The Collaborative for Academic, Social, and Emotional Learning (CASEL) definesSocial and emotional learning (SEL) as the process through which children and adults understand and manage emotions, set and achieve positive goals, feel and show empathy for others, establish and maintain positive relationships, and make responsible decisions.
If you are interested in hosting professional development at your school or in your district, go to our PD page for a list of presenters and the sessions they offer. If you are a presenter and would like to be included on this page, please e-mail Todd Scholl.
Social and emotional learning (SEL) is the process through which children and adults understand and manage emotions, set and achieve positive goals, feel and show empathy for others, establish and maintain positive relationships, and make responsible decisions.
Teaching social-emotional skills in class sounds great, and the idea has a broad and growing following in K-12 schools. In practice, however, executing evidence-based strategies to teach skills like empathy and self-control to students can be challenging for schools, and prohibitively so.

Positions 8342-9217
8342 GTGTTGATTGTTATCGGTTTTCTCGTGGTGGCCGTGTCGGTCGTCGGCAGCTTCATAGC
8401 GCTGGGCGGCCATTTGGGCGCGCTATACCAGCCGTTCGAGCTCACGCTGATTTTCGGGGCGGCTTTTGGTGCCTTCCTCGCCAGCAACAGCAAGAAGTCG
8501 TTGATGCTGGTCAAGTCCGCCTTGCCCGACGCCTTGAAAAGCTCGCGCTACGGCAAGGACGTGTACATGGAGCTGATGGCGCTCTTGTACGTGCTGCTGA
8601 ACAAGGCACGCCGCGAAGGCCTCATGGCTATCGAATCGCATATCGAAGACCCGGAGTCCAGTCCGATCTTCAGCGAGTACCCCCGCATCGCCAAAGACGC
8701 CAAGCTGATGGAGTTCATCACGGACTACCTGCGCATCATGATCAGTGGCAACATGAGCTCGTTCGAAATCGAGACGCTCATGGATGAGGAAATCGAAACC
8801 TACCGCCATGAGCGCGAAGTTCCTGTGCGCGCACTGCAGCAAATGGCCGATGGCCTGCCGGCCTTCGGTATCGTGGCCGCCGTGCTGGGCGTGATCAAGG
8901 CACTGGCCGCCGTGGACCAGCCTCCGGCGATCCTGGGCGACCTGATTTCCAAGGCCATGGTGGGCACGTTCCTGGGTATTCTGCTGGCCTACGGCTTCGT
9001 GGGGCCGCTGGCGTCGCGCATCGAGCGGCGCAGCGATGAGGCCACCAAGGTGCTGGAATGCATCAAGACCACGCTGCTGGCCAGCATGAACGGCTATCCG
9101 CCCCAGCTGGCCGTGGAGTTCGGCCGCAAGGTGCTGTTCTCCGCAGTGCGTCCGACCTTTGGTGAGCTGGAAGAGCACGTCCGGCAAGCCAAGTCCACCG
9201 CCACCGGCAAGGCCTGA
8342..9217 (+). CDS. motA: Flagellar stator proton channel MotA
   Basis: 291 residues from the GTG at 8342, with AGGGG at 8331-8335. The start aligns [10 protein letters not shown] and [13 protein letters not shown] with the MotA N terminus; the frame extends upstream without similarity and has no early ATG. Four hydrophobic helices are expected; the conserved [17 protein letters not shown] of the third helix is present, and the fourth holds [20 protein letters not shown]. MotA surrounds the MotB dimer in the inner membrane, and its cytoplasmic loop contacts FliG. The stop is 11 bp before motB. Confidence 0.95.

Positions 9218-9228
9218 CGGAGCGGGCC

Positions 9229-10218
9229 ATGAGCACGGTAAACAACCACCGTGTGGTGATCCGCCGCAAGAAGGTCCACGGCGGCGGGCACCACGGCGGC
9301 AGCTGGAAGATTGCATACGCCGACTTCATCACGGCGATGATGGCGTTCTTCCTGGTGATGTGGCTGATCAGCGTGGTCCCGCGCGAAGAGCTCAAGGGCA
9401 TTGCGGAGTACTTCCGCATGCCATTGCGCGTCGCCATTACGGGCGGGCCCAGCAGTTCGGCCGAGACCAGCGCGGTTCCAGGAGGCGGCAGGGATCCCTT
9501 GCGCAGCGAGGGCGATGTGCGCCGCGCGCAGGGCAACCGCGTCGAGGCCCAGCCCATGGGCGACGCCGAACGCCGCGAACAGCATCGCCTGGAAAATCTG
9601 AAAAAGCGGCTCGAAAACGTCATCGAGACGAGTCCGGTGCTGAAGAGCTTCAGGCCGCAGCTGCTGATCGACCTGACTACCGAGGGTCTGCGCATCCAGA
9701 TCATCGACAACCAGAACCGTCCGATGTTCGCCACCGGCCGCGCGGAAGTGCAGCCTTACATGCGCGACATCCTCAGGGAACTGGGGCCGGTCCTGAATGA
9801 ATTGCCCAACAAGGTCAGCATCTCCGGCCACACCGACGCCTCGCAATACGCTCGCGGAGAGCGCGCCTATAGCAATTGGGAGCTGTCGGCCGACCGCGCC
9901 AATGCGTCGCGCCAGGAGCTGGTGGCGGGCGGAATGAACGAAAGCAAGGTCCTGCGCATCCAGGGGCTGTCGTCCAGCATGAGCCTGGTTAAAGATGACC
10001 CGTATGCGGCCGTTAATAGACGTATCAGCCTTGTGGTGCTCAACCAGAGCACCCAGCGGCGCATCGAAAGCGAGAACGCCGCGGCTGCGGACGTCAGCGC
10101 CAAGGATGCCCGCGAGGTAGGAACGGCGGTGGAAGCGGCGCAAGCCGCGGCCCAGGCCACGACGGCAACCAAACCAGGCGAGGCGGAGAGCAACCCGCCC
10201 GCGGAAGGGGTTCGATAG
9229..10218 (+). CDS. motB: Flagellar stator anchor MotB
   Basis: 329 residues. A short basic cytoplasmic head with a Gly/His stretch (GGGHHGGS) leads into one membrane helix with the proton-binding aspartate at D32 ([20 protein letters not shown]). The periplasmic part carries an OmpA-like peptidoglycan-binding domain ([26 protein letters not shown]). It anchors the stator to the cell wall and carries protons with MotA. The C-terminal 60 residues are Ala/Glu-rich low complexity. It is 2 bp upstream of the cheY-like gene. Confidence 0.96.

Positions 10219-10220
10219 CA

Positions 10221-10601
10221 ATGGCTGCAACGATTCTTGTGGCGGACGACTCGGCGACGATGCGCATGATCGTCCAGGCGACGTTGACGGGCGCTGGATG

Growing up can be tough. As young people's bodies and brains are changing rapidly, they're also grappling with new ideas and influences that will shape who they become. Kids today might actually have it worse, thanks to technology. They're going through their awkward stages-the braces and bad haircuts and first crushes-on Instagram and Snapchat.
Social-emotional learning (SEL) helps improve kids' academic performance, curtail bullying, reduce dropout rates, and build character. American Institutes for Research "Since research has demonstrated the importance of social and emotional competencies for success in school and in life, educators and researchers have worked together to intervene and develop students' social and emotional competencies."